Court defers ruling on Trillanes’ arrest warrant

  • The Makati Court still did not issue an arrest warrant against Trillanes
  • Instead, it gave both parties several days to respond to each other’s pleadings
  • However, Trillanes is still facing another petition for arrest warrant before another court which is due to be heard on Friday

MANILA, Philippines – The state prosecutors failed to get an arrest warrant against embattled Senator Antonio Trillanes after the Makati court deferred its ruling on the government petition seeking the lawmaker’s arrest.

On Thursday, September 13,  Judge Andres Bartolome Soriano of Branch 148 of the Makati City Regional Trial Court conducted the hearing on the petition but simply allowed both parties more time to submit their respective pleadings.

Soriano granted the request of Trillanes’ lawyer, Reynaldo Robles, for 10 days to reply to the newly-submitted pleadings from the Department of Justice (DOJ) justifying why an arrest warrant against the senator must be issued.

Another 5 days was given to the DOJ to reply to Trillanes’ rejoinder after that; allowing for at least two weeks more before the court finally hand its decision.

This comes more than a week since President Rodrigo Duterte nullified Trillanes amnesty granted by the previous administration.

Image capture from GMA News video via You Tube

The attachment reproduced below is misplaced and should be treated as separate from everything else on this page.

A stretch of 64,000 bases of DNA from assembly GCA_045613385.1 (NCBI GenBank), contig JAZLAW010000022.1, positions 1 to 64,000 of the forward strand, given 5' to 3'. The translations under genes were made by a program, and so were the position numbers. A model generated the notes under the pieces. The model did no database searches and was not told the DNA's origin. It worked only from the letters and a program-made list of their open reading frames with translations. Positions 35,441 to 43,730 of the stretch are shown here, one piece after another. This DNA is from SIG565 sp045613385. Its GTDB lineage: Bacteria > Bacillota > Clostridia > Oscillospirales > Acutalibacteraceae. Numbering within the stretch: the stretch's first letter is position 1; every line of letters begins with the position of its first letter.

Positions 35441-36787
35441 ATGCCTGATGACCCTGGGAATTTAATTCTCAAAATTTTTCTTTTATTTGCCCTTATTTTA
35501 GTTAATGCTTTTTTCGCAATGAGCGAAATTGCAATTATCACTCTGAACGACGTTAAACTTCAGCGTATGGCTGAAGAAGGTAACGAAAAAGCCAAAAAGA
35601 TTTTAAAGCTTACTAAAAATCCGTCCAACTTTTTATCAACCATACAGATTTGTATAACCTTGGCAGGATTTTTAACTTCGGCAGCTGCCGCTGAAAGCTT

However, Trillanes will still have to contend with another arrest warrant petition filed separately before Branch 150 which is due to be heard on Friday, September 14.

It was before Branch 148 that Trillanes was charged with coup d’ etat in connection with the Magdalo group’s mutiny against the administration of former president Gloria Macapagal-Arroyo. He faced the rebellion charges before the Branch 150.

Branch 150 Judge Elmo Alameda did not require Trillanes to make a comment on the DOJ’s pleadings in his initial order, according to Rappler; opening for the possibility that the court may come up with an instant decision.

Image from KDN Files

However, it is also very likely that the court may defer its ruling for several more days, as in Branch 148, since Trillanes is allowed to make a manifestation on the spot to file his pleadings.

Early this week, the Supreme Court recognized the authority of the lower court to try the facts of the case after Trillanes questioned the constitutionality of Duterte’s Proclamation No. 527 which nullifies the former soldier’s amnesty.